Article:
Nebraska's safe haven law

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Nebraska's safe haven law

Postby Marina » Thu Oct 30, 2008 6:28 am

There have been quite a few articles on Nebraska's safe haven law, where parents from other states have brought difficult older children to Nebraska and dropped them off.

For more information, do a web search. ... /810190398

Foster care ordered for teen left in Nebraska

By Pat Murphy • ECCENTRIC STAFF WRITER • October 19, 2008

The Southfield youngster left at a medical center in Nebraska has temporarily been placed in foster care along with his three siblings as the Oakland County Prosecutor's office decides on action against his mother and father.

The mother and two other relatives dropped the 13-year-old off Monday at a medical center in Omaha, Neb.

"We believe the mother simply wanted to get rid of the 13-year-old," said Deborah Carley, Oakland County's chief deputy prosecutor.

At Friday's hearing, a court referee granted the prosecutor's motion to suspend the parents' rights pending a Nov. 7 pretrial conference.

The prosecutor is pursuing civil action seeking permanent suspension of their rights in the case of the 13-year-old and temporary suspension for the other youngsters ages 10, 5 and 3. As of Friday afternoon, it wasn't certain whether the children would be placed in one foster home or divided among several. Carley said it is difficult to place four children in one foster home.

The 13-year-old is believed to have been left at the Omaha medical center because of Nebraska's lenient state child abandonment law.

The 13-year-old was not in court Friday, Carley said, "but he's expected back in Michigan by Monday."

The youngster has reportedly been a problem to his parents, the prosecutor said, but there is no record of his ever having been taken into custody or appearing in court.

"Nor is there any record of the parents trying to get help to deal with him," Carley said.

The attorney for the parents, Douglas Oliver, could not be reached for comment and did not return phone calls Friday afternoon.

Southfield Police Chief Joseph E. Thomas Jr. has expressed sympathy for the family, while agreeing their conduct should be reviewed in light of state law." I think they (the parents) simply couldn't control the youngster and didn't know what to do."

Thomas is critical of laws that he considers to undermine parents' ability to discipline youngsters.

"There are times when parents should be able to paddle a child on the backside without having to worry about allegations of child abuse," he said.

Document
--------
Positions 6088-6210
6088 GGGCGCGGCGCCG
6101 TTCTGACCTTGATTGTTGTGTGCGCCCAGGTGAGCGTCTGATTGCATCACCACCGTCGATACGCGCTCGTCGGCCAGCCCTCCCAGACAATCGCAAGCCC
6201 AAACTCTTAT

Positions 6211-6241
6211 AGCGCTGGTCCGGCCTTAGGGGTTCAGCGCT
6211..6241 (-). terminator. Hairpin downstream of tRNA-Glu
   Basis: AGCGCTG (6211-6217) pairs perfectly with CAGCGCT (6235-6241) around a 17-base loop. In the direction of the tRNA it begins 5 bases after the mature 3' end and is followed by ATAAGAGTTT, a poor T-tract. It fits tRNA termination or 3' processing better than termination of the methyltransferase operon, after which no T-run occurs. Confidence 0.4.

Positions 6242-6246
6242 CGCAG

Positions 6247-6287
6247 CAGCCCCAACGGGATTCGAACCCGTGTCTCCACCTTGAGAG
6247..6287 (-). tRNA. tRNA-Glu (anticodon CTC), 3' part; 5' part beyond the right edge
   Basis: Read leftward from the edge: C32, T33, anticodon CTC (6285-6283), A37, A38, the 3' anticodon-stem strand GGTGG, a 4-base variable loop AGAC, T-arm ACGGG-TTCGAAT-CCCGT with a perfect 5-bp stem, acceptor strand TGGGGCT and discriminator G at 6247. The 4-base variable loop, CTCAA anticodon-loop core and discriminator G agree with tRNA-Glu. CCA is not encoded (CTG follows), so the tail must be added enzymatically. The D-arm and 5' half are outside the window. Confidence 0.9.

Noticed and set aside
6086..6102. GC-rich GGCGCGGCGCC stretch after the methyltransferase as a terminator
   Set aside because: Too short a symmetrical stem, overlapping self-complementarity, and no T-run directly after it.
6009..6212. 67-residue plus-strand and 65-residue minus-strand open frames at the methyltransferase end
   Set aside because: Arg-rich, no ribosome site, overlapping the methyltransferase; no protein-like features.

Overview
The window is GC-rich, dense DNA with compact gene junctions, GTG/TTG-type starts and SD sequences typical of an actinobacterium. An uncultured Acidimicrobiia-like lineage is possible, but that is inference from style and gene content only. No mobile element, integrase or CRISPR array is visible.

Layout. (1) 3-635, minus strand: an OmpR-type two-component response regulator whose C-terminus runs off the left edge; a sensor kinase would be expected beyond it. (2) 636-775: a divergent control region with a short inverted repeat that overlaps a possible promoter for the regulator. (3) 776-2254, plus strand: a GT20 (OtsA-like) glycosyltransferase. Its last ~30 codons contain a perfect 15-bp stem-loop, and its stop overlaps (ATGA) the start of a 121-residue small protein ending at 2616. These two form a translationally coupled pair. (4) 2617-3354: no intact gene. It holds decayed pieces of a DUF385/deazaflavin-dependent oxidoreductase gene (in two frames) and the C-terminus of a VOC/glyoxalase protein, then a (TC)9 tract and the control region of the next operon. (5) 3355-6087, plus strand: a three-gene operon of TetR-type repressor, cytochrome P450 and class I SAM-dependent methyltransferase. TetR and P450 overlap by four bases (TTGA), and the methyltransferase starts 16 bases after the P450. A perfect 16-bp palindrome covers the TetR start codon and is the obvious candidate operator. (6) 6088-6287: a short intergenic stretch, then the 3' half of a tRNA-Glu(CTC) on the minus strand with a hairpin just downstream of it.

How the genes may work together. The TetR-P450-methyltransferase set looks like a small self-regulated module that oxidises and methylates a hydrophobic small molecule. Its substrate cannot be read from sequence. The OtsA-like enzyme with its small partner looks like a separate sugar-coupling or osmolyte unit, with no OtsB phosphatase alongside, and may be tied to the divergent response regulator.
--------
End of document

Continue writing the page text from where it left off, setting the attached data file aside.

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Postby Marina » Sat Nov 01, 2008 11:27 am ... 6239&rfi=6

17-year-old boy left at Omaha hospital; teen girl tries to turn herself in
By: Karyn Spencer and Martha Stoddard, Midlands News Service
Updated 10/23/2008 12:37:14 PM EDT


Todd Landry, children and family services director at HHS, sent a letter this week to adoptive parents and guardians of former state wards to ensure that they are aware of the services available to families of troubled youngsters.

Several of those using the safe haven law have been adoptive parents or guardians.

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Postby Marina » Sat Dec 06, 2008 9:06 pm ... /812030461

Wednesday, December 3, 2008
Southfield mom of abandoned son can't rejoin family, judge says

Francis X. Donnelly / The Detroit News

A Southfield woman who abandoned her teenaged son in Nebraska can't rejoin her family pending a trial to revoke her parental rights, a judge ruled today.

Teri Martin, 38, has been separated from her family since October when an Oakland County juvenile court official, citing the abandonment, said she was unfit to care for her four children.

Three of the children live at the family home with Martin's husband. The fourth child, the one who was abandoned, lives in a foster home.

During today's hearing, Oakland County Family Judge Linda Hallmark moved up the date of the trial to revoke Martin's parental rights to Dec. 12.

During the trial, prosecutors will try to terminate her parental rights to the abandoned teen, and possibly to the other children as well.

Martin had brought her 13-year-old son to Nebraska to take advantage of a state law that allows children in danger to be surrendered without the parents being charged with abandonment.

Nebraska, which was inundated with other parents abandoning their kids, has since changed the law to apply only to babies less than 30 days old.

Martin's attorney has argued that she was at wit's end with the troubled teen's behavioral problems after seeking other types of treatment that weren't successful.